Now, though, the Father has sent the Spirit of His Son into our hearts. It’s only post coming to Christ that we have a chance to live correctly. Not through our own power. No, now positionally, we are living correctly. And through His power we are moving daily toward living “correctly” in reality.
So, no, I can’t live “correctly” on my own. But I can when He does it through me.
What a glorious God we have.
Are you living “correctly”?
My friend, Eileen, wrote a post a couple of days ago. In it she made a statement that struck a chord with me.
For too many years I had it wrong. I thought way too much about how to be a Christian, “correctly.”
I think that is a problem that I have faced for much of my life. If it’s a problem from me, I bet that it’s a problem that many others have faced. There’s just one problem.
What does being a Christian “correctly” look like?
It seems that many of us have a picture of what correct Christianity looks like in our minds. We probably have some similarities, but we also have many differences. We take a snapshot of it with our mental camera. Our own personal photograph becomes “correct” Christianity. Others become wrong. That is until we grow to the point where we understand that each picture may stand on its own merits.
My picture is no better than yours. Yours is no better than mine. No one person’s is necessarily right or wrong. We’re all on a journey. Our goal is Christ.
How do we do Christianity correctly? We pursue Jesus. We might falter taking a few steps. We might take a few different paths. But if He is our aim, we’re headed in the right direction.
Have you been guilty of trying to live Christianity “correctly”?
We’ve reached Paul’s final words to Philemon. It also happens to be my final Sunday at Big Meadow for another year. It is, with some of the same emotion, that I think Paul and I come to these final words. Paul examines the relationships that make it possible for him to continue his ministry despite being imprisoned. My ministry and Paul’s both come down to the same things: a relationship with the Lord and relationships with people.
Epaphras, my fellow prisoner in Christ Jesus, sends greetings to you and so do Mark, Aristarchus, Demas and Luke, my fellow workers. If you spent any time with me during Philippians this summer, then you will remember Epaphras. He carried that letter back to Philippi. He risked his life and was to the point of death to help Paul.
We know Mark mostly from his gospel. He also was a cousin of Barnabas and was the reason Paul and Barnabas split. Somewhere he came under the influence of Peter and grew in the faith. Obviously he and Paul reconciled at some point.
Aristarchus was a long time associate of Paul’s . He was with him at Ephesus when the riots happened. He was shipwrecked with Paul on the way to Rome.
Demas is a sad case. At this point he is working with Paul, but later in 2 Timothy Paul refers to him as having deserted Paul because of his love of the world.
There is not much that we have to say about Luke. He was a doctor and wrote his gospel and the book of Acts. He was another long time companion of Paul
Why did Paul bring these men up? He wanted Philemon to know that they stood with him and that not only would he be accountable to Paul, but to these men as well.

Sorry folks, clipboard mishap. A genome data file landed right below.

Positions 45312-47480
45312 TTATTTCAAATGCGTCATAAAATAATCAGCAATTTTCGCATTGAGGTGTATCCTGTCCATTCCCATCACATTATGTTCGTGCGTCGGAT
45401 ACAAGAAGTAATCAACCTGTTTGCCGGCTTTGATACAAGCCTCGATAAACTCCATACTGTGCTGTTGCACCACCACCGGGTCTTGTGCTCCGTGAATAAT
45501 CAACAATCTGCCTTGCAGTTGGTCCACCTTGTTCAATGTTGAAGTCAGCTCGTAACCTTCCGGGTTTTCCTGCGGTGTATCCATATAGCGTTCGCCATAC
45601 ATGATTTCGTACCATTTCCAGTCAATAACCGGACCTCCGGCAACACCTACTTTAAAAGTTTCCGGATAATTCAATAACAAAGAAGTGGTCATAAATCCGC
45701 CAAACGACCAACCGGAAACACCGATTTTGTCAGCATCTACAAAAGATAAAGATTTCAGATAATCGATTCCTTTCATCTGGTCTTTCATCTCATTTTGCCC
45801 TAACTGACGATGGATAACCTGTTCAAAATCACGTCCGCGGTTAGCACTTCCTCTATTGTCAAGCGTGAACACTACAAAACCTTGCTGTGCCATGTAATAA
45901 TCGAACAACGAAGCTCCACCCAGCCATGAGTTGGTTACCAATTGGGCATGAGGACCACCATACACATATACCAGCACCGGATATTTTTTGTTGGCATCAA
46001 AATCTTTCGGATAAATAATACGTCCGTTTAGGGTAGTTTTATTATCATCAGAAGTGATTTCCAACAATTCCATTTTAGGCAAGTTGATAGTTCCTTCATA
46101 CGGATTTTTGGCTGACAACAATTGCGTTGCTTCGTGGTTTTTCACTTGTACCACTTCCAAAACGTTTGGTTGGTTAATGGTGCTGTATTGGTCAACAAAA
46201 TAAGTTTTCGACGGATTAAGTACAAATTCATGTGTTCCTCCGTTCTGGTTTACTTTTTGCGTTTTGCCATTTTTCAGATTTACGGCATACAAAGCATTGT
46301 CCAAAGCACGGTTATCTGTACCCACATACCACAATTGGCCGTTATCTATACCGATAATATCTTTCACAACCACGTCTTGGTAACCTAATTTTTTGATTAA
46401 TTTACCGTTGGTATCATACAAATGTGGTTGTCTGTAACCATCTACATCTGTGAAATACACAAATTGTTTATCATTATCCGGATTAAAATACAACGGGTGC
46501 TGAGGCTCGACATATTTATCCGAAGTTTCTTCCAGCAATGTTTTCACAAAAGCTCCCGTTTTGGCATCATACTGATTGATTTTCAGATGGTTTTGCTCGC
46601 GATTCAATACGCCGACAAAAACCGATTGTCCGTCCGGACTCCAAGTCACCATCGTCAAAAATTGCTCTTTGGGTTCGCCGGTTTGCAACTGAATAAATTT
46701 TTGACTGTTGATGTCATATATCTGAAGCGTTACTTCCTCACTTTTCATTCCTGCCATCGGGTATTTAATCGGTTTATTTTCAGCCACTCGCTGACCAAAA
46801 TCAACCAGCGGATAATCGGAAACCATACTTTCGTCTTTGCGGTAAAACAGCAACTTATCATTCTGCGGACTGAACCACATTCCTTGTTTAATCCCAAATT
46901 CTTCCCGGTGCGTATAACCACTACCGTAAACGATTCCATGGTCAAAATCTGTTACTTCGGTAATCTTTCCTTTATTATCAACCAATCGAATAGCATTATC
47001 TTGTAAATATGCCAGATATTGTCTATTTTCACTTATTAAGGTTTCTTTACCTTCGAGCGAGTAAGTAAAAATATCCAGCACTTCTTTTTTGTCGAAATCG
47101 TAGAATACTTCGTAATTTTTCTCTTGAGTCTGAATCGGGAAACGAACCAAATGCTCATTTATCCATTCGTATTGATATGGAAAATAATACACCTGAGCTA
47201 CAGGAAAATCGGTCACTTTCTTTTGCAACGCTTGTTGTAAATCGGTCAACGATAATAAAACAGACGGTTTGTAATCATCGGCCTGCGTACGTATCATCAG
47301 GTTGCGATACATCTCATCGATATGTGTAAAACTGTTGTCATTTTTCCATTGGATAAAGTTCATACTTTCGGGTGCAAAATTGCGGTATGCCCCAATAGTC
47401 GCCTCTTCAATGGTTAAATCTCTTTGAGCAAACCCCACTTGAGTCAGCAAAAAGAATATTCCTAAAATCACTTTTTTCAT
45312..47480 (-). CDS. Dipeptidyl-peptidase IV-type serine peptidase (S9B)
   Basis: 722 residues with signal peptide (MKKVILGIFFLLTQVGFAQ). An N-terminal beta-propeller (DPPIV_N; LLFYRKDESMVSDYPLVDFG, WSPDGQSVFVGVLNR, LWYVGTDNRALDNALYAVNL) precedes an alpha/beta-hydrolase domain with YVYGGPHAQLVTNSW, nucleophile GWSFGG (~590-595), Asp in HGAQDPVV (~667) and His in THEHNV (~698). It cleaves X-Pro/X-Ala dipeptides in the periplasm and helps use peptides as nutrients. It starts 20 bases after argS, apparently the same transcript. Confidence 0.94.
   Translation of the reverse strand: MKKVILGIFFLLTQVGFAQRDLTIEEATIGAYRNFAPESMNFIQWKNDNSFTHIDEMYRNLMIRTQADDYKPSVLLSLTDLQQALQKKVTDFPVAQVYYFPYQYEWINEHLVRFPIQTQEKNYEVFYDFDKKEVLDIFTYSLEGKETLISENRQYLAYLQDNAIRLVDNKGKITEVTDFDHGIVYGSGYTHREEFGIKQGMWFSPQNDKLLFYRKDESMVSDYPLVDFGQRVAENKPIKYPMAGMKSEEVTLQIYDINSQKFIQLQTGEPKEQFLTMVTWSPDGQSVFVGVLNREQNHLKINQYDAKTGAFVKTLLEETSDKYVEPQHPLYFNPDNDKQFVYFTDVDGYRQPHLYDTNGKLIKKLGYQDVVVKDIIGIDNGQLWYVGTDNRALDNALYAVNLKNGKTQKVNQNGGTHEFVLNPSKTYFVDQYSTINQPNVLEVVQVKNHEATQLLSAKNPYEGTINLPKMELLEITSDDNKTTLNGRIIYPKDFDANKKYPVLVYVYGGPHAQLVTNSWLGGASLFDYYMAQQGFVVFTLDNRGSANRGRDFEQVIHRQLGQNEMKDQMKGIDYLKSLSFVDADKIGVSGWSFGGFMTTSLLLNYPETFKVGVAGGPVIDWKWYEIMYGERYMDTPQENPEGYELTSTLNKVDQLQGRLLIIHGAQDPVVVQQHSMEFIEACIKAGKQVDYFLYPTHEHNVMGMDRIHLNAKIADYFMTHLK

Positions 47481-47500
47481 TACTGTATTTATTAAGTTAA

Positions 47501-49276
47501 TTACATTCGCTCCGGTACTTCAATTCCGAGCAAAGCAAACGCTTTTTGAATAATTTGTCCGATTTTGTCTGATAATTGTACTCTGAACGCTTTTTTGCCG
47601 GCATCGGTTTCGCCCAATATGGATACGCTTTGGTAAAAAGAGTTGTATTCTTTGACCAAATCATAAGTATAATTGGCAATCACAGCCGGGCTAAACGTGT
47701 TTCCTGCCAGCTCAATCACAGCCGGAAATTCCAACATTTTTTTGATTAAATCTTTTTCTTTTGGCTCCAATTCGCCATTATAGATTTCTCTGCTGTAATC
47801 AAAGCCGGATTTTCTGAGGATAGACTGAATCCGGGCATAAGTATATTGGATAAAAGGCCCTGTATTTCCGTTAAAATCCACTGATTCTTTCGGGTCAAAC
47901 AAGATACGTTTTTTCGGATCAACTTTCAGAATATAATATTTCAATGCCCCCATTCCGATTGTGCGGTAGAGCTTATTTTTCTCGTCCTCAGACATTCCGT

The grace of the Lord Jesus Christ be with your spirit. Paul’s conclusion is similar to almost all of his conclusions. He prays for grace for Philemon. He wants the grace that Philemon experienced through Christ to be evident in his treatment of Onesimus.
What are out takeaways?
1. Relationships are the name of the game in our walk of faith. Once we have our relationship with Christ, we need relationships with our fellow believers to help us in our walk with Christ.
2. Grace is the cornerstone of our faith. The grace we receive and the grace we exhibit.
Recently a gal came by my desk asking if I waned to buy a key ring. Another person at work makes key chains that highlight particular high schools.
I didn’t buy one, but it did cause me to pause and look at my key ring. As I recalled while talking to Jan, it’s about twenty-seven years old. An old girlfriend gave it to me for my birthday in 1987. All that is left is the actual ring part. There is no attachment, though I think it used to have that said “Destined For Greatness.”
What is even more interesting is that it has exactly two keys on it: my truck key and my house key. I don’t have any others. I don’t want any more. That’s it.
This story made think of blog post from James Clear this week. You can read it here if you like.
The post talks about a guy who asked Warren Buffett about goal setting. Buffett told to write down his top 25 goals. Then he told him to pick the top 5 out of those. Then his advice was to focus on those 5 goals and don’t even think about the other 20 until he had achieved those 5.
That’s why I like only having two keys on my key ring. I only have to think about two keys. No others distract me. I’ve seen people who have so many keys that it takes them forever to open a lock.
What if we did that with our spiritual lives? What if we focused on one or two things in our spiritual life? Too often we can become distracted by so many choices. We allow too many things into our lives. What if we stripped down our lives to a more simple and basic structure?
I don’t know if that’s the answer. What I do think is that instead of being generalists in our spiritual lives and relationship with Christ, we should be monogamous. We need to quit flirting with everything and be true to our one true love.
Do you let yourself become distracted in your relationship with Christ? Do you need fewer “keys” on your spiritual key ring?